Improvements to U.S. trade policy must focus on economic growthBy Alex Russ, AEM Director, International and Regulatory Affairs

It’s a new era for U.S. trade policy in 2017, with the new Trump administration and a new Congress taking its place in Washington.

AEM is well-positioned to work with President-elect Trump’s team to identify barriers to increased U.S. exports and unfair trade practices that undermine the U.S. manufacturing base. Real opportunities exist to work with the Trump administration on increasing access to foreign markets for equipment manufacturers through trade agreements, export financing and U.S. trade enforcement.

But equipment manufacturers should also be careful to study provisions related to taxes and domestic production that could have broad ramifications next year.

On tax reform, GOP leaders are examining reforms that would assess fees on materials that are imported to the United States and allow for full, immediate business expensing. While the proposal is still under development, manufacturers should study this so-called “border adjustability” to account for how they manage their supply chains and whether such a proposal could be problematic if determined to be noncompliant with the United States’ WTO commitments.

Democrats and some Republicans have also begun voicing support for so-called “Buy American” provisions, which impose sometimes-arcane requirements on how much of a product must be made up of U.S.-made components. These rules threaten to raise costs significantly for manufacturers who source parts and materials internationally.

This past year, AEM visited member companies and their employees throughout the United States to see how trade directly benefits their communities. Whether it was a piece of machinery being built in rural Minnesota destined for Chile, or a foreign-owned company hiring American workers for a new facility in Georgia, trade expands economic growth and opportunity for our entire country.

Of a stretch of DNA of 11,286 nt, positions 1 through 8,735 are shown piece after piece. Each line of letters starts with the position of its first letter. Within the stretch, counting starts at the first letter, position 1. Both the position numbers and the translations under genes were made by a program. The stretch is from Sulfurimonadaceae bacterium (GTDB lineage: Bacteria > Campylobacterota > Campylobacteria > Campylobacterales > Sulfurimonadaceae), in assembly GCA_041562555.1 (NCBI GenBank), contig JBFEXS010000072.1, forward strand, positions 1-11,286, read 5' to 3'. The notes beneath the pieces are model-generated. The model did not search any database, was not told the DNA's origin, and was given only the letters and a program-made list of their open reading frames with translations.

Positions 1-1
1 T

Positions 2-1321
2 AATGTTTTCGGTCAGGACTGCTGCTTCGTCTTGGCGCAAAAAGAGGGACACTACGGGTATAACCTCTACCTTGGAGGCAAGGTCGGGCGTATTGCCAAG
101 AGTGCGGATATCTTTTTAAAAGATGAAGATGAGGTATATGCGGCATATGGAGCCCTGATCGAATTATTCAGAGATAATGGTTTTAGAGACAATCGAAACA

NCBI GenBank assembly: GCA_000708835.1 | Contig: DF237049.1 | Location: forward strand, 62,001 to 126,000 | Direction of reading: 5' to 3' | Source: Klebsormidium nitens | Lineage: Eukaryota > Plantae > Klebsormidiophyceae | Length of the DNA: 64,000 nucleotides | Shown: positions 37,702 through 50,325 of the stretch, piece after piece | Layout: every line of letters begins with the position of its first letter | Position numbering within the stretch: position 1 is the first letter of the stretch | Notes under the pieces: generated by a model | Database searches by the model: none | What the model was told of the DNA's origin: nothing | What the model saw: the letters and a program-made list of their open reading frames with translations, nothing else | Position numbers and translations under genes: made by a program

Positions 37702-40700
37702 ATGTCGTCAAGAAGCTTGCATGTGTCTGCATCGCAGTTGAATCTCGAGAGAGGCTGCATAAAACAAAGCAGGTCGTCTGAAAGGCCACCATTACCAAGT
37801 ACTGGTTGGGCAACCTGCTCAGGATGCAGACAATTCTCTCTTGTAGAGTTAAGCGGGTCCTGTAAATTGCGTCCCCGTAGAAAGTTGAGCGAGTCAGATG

As the new Administration and Congress get set for the coming year, it’s important they work with regulated industries to examine public policies helping to spur economic growth. Unintentionally disrupting global supply chains must be avoided when seeking to improve U.S. trade policy. Navigating the complexity of global commerce and communicating desired outcomes will be key to enacting an ambitious trade agenda.

AEM looks forward to working with President-elect Trump and Congress to strengthen U.S. manufacturing and welcomes any opportunity to contribute to a successful U.S. trade agenda.

To learn more or to get involved with AEM’s trade policy efforts, please contact me at aruss@aem.org or call AEM's Washington, D.C., office at 202-898-9064. 

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